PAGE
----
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U.S. stocks rise, carrying Dow to new heights; oil rebounds from earlier lows

U.S. stocks rise, carrying Dow to new heights; oil rebounds from earlier lows

Wall Street advanced Wednesday, taking the Dow Jones industrials further into record high territory, even as oil prices rebounded from earlier session lows.
The government surprised investors by reporting a rise in crude oil inventories, and they were also heartened by news that Saudi Arabia said it wanted to keep prices lower. That brought light sweet crude down, though it recently rebounded and was up 47 cents at $59.15 a barrel on the New York Mercantile exchange. Still, oil prices are down sharply from their trading high for the year of $78.40 a barrel, which came in July.
"It looks like the petroleum data shows that there is more than enough oil to go around. That's good for inflation and for stocks," said Kim Caughey, equity research analyst at Fort Pitt Capital Group.
On Tuesday, the Dow set new closing and trading highs, wiping out records that had stood since Jan. 14, 2000.
In midday trading Wednesday, the Dow rose 44.90, or 0.38 percent, to 11,772.24. The blue chips traded up to 11,786.49; that is now its all-time high.
Broader stock indicators also rose. The Standard & Poor's 500 index was up 5.92, or 0.44 percent, at 1,340.03 and the Nasdaq composite index rose 21.16, or 0.94 percent, at 2,264.81.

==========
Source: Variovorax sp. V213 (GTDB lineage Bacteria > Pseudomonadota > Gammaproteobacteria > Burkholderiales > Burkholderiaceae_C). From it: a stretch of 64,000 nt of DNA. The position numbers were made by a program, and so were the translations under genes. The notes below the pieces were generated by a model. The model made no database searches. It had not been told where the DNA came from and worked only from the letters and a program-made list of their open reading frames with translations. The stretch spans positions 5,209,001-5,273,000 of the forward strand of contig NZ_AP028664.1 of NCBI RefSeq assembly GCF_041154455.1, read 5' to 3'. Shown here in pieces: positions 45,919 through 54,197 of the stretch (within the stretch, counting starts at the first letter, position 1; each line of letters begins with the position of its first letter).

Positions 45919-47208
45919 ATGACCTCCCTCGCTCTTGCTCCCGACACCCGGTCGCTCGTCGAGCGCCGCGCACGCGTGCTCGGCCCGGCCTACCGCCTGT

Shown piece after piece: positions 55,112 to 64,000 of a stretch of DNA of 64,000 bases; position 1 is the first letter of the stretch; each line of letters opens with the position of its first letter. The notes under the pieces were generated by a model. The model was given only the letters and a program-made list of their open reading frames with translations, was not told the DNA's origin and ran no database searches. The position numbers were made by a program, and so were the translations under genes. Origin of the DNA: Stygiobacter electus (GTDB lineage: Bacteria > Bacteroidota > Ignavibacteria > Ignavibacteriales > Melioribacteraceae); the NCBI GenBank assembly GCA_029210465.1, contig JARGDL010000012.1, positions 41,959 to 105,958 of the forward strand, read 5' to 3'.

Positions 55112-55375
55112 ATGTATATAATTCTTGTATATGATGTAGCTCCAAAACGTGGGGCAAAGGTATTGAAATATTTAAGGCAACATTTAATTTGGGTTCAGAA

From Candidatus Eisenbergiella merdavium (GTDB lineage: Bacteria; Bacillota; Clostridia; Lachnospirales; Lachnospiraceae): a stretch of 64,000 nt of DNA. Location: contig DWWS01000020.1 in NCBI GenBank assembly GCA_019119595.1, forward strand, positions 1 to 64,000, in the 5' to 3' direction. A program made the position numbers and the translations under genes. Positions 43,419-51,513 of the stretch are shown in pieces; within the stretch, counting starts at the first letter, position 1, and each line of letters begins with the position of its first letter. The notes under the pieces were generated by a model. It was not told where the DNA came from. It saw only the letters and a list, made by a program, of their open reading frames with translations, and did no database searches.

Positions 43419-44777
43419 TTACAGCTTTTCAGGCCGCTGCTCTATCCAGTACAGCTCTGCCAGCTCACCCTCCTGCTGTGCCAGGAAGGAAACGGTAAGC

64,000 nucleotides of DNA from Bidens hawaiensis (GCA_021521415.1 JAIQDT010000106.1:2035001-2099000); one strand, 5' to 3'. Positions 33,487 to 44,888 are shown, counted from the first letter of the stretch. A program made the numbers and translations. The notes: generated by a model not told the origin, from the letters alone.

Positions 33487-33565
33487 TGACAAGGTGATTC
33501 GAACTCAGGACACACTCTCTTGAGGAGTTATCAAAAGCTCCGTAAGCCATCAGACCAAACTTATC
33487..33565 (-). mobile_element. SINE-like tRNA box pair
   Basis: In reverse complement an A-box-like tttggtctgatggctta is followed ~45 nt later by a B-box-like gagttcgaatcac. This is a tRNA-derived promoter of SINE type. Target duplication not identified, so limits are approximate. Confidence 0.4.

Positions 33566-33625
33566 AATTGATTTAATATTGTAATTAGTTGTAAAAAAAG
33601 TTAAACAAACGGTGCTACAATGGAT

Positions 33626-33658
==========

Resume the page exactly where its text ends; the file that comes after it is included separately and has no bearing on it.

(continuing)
Bonds rose, with the yield on the benchmark 10-year Treasury note falling to 4.58 percent from 4.62 percent late Tuesday. The dollar was mixed against other major currencies, while gold prices were down.
Stocks managed to rise ahead of the oil report even after the Institute for Supply Management said growth in the nation's service sector slowed in September from August, reflecting managers' concerns about the economy, interest rates and security issues. And a Commerce Department report that factory orders were weak again in August also left traders undeterred.
Wall Street has been torn between concerns that the economy is slowing too much and anticipation that economic data like Wednesday's reports will persuade the Federal Reserve to keep interest rates steady, or even lower them.
Investors are waiting for more clues about the economy in a speech by Federal Reserve Chairman Ben Bernanke, who is scheduled to speak on savings before the Economics Club of Washington.
In corporate news, Wal-Mart Stores Inc. fell 69 cents to $48.77 after saying its September sales at stores open at least a year, a closely watched measure of retail performance known as same-store sales, rose 1.3 percent, not 1.8 percent as the company had forecast. The world's largest retailer, which plans to release September sales figures Thursday, said it miscalculated when it issued its projection.
Biotechnology company ImClone Systems Inc. rose $1.85, or 6.81 percent, to $29.02 after saying an unidentified international pharmaceutical company was willing to make an all-stock offer of $36 per share for the company. ImClone also criticized financier Carl Icahn for rejecting the bid and advised shareholders to rebuff his efforts to wrest control of the company.
Automakers drew Wall Street's attention after The Wall Street Journal, citing an unnamed source, reported that the chief executives of GM and Nissan-Renault have called off talks on forming an alliance. Earlier in the day, Bear Stearns cut its rating on Ford Motor Co. to "Peer Perform" from "Outperform" and upgraded rival General Motors Corp. to "Peer Perform" from "Underperform." Ford was up 27 cents, or 3.28 percent, to $8.50, while GM, part of the Dow, was down 56 cents at $32.85.


Updated : 2021-04-14 10:32 GMT+08:00